Up late last night on Facebook? Catching up on the latest Kanye tweets? Hungry for the latest Instagram recipe? You’re not alone!
According to the GlobalWebIndex, the average person logs 1.72 hours per day on social platforms, which makes up about 28% of all online activity.
Activity and time spent on each social platform varies, so when pushing paid media across social channels, the nature of the channel and how users typically interact in those spaces is paramount. Further, there are several variables that can affect social performance. But if you’re just starting to tap into paid social, there are a few key considerations. In this post, we’ll focus on Facebook, Instagram, Twitter, LinkedIn and Pinterest.
Establish your objective. Are you looking to increase brand awareness, social engagement or drive sales? Each platform can offer a little bit of everything, but you’ll want to weigh them accordingly. You can quickly see performance differences by testing all four at once, but unfortunately this isn’t always possible. Facebook and Twitter can be great conversion drivers, Instagram and Pinterest can generate significant activity and LinkedIn may be the best platform for B2B efforts.
Different ad units achieve different performance goals. Facebook advertisers can run a variety of units such as link page posts, lead gen units, carousel ads and video. If you’re looking to drive direct response, Facebook link page posts are typically the best conversion drivers. On the other hand, video is best utilized to help increase awareness and engagement. Carousel ad units can help drive storytelling for brands with multiple images and fall somewhere in between. When thinking about your end goal, also think about the user experience. How often are people clicking out on Facebook or Twitter compared to Instagram? You’ll likely see fewer conversions on Instagram and more social activity due to the nature of the platform and the device that it is primarily used on—mobile.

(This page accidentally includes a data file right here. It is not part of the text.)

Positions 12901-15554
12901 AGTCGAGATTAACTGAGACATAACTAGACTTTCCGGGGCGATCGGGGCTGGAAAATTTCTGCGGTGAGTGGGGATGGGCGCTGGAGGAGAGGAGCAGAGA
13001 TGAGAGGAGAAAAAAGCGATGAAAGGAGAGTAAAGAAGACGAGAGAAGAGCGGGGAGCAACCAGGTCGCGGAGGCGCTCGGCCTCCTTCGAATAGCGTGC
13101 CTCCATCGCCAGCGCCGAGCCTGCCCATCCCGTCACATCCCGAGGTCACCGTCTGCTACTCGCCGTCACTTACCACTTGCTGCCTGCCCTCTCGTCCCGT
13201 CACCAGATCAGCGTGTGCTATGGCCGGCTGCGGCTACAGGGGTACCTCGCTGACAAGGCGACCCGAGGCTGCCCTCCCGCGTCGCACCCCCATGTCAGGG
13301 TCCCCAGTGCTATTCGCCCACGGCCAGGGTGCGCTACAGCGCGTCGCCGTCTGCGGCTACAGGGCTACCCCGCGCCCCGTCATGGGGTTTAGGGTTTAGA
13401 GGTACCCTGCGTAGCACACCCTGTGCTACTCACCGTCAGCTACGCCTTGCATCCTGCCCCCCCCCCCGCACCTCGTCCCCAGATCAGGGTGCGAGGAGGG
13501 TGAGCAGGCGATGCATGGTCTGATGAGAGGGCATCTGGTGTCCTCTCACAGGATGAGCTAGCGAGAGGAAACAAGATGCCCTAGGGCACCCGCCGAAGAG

Keep content fresh. No one likes seeing the same post over and over again. Testing different images and copy at the same time can help you learn what type of creative content resonates best with your audience.
Targeting equals success. When it comes to targeting, each platform offers unique data. With Facebook and Instagram, you can build your own custom audience whether it’s a lookalike model or targeting a specific CRM list; you can also target by interest, demographic or location. Twitter’s targeting is robust as well with keywords, behaviors, interest, hashtags and more. (Side note: view-through tracking is unavailable on Twitter, and only accessible on Facebook and Instagram by leveraging a Facebook Marketing Partner.) If you’re looking to target specific industries or job titles, LinkedIn might be ideal, but it does not yet offer psychographics or behavioral targeting. As for Pinterest, it is still working on establishing its own advertising platform. With targeting capabilities limited to only interests right now, it performs much better for branding initiatives as the audience is engaged.
In short, not all social channels are created equal, especially in terms of paid social. Just as your profile pictures are different for each, your marketing strategy should be, too.
This post was written by Amanda Ngo, senior media planner, Piston, and first appeared on the Piston blog.
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